The most satisfying / liberating way that I saved some money for my trip was to sell all my stuff. Tom and I are leaving Melbourne indefinitely so we didn’t want to have to fork out for the cost of storing things that weren’t important to us anyway. Also, knowing well in advance that we were leaving gave us plenty of time to ensure we got the best prices for our stuff.

The best way to sell items ultimately depends on how much time you have and what avenues are available to you. Tom and I sold most of our big stuff, like furniture and appliances on Gumtree (use Craig’s List if you’re in the U.S.) because they don’t charge you a massive sellers fee like eBay. However, Gumtree does have its cons – in particular, the search function is terrible and you will have to deal with a lot of time wasters offering you $10 for something you know you can sell for at least $100. Many other items we advertised on both Gumtree and eBay to make sure all our bases were covered. Another good way to sell items was on brand-specific Facebook groups. For example, I sold a quite a few pieces of used clothing for a good price on Lululemon buy, swap, and sell groups.

Between us, Tom and I made $8720 in total from selling 108 items that we no longer needed and in many cases forgot we even had! Think of all the places that money could take you!!!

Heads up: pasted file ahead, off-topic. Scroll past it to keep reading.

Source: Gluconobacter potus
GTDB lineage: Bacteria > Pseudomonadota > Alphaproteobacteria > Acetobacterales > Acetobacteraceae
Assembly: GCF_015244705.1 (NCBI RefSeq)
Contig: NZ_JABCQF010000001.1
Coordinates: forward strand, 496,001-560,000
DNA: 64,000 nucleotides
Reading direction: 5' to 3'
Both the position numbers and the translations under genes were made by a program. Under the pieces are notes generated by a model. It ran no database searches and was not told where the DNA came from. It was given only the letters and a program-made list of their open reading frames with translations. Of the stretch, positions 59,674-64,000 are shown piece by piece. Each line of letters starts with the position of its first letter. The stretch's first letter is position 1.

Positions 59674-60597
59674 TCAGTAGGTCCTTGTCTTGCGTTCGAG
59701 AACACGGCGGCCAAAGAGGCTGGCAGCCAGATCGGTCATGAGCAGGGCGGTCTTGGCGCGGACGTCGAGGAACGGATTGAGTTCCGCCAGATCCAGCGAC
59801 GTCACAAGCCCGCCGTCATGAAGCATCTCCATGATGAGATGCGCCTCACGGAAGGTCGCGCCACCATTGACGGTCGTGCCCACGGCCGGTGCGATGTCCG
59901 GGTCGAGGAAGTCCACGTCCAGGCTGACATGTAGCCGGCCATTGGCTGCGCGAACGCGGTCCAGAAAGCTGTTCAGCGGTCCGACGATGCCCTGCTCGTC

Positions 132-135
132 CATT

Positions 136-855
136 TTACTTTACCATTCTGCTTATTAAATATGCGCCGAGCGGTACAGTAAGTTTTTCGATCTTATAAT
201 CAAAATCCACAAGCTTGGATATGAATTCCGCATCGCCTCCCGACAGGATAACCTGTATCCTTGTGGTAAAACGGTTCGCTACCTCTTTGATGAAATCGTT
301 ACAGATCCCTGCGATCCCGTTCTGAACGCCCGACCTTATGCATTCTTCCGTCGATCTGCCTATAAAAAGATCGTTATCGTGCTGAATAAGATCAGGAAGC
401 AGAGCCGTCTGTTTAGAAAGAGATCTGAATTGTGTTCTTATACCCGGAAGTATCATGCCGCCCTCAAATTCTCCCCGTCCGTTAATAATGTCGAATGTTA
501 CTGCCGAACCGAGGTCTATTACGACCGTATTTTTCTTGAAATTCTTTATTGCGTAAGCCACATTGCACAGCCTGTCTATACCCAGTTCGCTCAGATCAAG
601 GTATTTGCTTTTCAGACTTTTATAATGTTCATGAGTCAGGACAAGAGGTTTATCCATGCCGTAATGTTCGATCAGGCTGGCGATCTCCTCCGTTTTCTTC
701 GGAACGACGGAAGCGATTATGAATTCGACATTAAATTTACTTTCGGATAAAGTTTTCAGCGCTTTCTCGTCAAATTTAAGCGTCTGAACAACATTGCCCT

For a more comprehensive guide to selling your stuff visit this Lifehacker (a.k.a. The Bible) article.

5. Pick up odd jobs

My little fur baby Qugo. I can't believe that someone actually paid me to look after this pup!

My little fur baby Qugo. I can’t believe that someone actually paid me to look after this pup!

Another way to save more money is to make a bit of extra cash on the side. As a bonus, these jobs are usually tax-free, leaving you with more money in your pocket. Babysitting and pet sitting are good little money earners and often involve minimal work. Because our preference was to look after fur babies rather than real babies, Tom and I signed up to multiple pet sitting services, such as Mad Paws, which connected us with people looking for someone to care for their pet. Through these services we had the opportunity to earn an additional $1000+ to go towards our travels.

If you have a particular skill you can also use this to make some extra dough. Tom has a carpentry background so he collected old and broken pieces of furniture, restored them and sold them for a profit. I’m not as handy as he is, but if you have a special skill like Tom then by all means go for it!

Another great way to pick up odd jobs is to look on websites such as Airtasker and SpotJobs, where individuals post small jobs they need completed in exchange for cash. Tasks vary from data entry and website assistance, to house cleaning, moving furniture and liking Facebook pages.

6. Sell your expertise (not your soul)

If you are looking for a secondary income that is a bit more substantial than what you get from these odd jobs, another option is to do freelance work. Depending on your area of expertise, you can create a nice little side business working online that you can possibly even continue when you start your travels. Some websites to get you started are:

7. Earn money on your money